NICOSIA, Cyprus — Debt-hobbled Cyprus limped closer to an international financial bailout Wednesday, saying it had won Russian assurances that Moscow would join in international efforts to salvage the island's finances.
On Tuesday, Finance Minister Vassos Shiarly said Russia is likely to contribute to a rescue package that Cyprus is trying to finalize with eurozone partners.
He said that leaders of the other 16 European Union countries that use the euro were in high-level talks with Moscow about a contribution to the bailout and that a deal was "probable."
"I think it's only a question of time," he said in an interview.
The Mediterranean nation, one of the eurozone's smallest economies, applied for aid from the European Union and the International Monetary Fund in June.
Talks are complicated by the sheer size of the bailout, which could equal 17.5 billion euros, the size of the Cypriot economy, and by German misgivings about the island's commitment to financial transparency because of its close ties with Russia.
Cyprus, shut out of financial markets for almost two years, got a 2.5 billion euro bilateral loan from Moscow in late 2011.
Russian President Vladimir Putin discussed the situation with Cypriot President Demetris Christofias on Tuesday, a statement from Cyprus' presidency said.
"President Putin assured me that the Russian Federation is ready to contribute with the European Union in the financing of Cyprus," the statement quoted Christofias telling Cypriot reporters during a visit to Belgrade.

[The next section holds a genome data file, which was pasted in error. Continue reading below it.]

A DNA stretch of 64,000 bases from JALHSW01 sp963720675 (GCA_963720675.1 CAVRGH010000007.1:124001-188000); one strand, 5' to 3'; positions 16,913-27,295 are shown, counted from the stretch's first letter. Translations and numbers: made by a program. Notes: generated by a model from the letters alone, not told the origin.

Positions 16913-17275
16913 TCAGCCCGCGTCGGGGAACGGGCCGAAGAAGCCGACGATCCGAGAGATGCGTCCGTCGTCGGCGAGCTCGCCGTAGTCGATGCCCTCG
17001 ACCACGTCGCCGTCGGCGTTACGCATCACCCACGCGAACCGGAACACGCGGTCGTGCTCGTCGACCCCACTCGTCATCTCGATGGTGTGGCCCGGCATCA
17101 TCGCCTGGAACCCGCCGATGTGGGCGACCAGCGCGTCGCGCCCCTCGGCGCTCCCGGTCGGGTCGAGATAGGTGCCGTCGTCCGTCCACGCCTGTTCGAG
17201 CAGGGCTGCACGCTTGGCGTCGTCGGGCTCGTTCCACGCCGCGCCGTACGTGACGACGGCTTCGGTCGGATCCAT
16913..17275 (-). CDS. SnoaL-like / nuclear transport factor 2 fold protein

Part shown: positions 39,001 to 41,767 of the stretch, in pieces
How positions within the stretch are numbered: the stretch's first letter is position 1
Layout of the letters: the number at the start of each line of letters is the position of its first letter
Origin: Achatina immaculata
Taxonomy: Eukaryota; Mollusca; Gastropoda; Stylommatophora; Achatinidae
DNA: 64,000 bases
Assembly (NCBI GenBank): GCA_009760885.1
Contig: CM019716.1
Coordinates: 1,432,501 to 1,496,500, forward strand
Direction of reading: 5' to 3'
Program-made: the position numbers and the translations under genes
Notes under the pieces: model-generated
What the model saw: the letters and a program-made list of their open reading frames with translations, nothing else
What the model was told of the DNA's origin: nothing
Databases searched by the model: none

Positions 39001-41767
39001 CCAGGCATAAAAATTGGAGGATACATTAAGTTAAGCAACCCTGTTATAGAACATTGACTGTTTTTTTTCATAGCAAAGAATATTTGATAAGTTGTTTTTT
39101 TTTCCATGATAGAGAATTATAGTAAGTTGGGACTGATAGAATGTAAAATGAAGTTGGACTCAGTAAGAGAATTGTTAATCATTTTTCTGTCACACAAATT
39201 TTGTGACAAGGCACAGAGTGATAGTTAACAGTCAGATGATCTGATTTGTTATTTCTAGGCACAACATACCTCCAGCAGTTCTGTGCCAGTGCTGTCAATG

"I strongly believe that this assistance can save us," Christofias said.
It is not clear what form any Russian assistance might take. Cyprus has already asked for a five-year extension in repaying its 2.5 billion euro loan to Moscow, from 2016 to 2021.
Last week, European Economic and Monetary Affairs Commissioner Olli Rehn told Reuters he believed it was only fair that Russia contribute to the bailout effort because of the significant Russian business presence on the island.
Christofias, the EU's only communist head of state and a fluent Russian speaker, said he spoke to Putin by phone on Tuesday evening. A government source said Putin made the call.
Russian Prime Minister Dmitry Medvedev was quoted as saying Monday that Russia could provide support to Cyprus under certain conditions but that Cyprus and the EU would have to take the biggest share.
Cyprus has been under financial stress since its two largest banks sought state support after losses on an EU-sanctioned writedown on privately held Greek sovereign debt.
Shut out of markets, it has been increasingly relying on high-yield short-term borrowing.
Unless a bailout is settled soon, the island could start causing wider problems, former euro group chairman Jean-Claude Juncker said.
"If we don't definitively solve the problem case of Cyprus, there is a contagion risk even from this very small national economy," Juncker was quoted as telling Austria's Kleine Zeitung in an interview published Wednesday.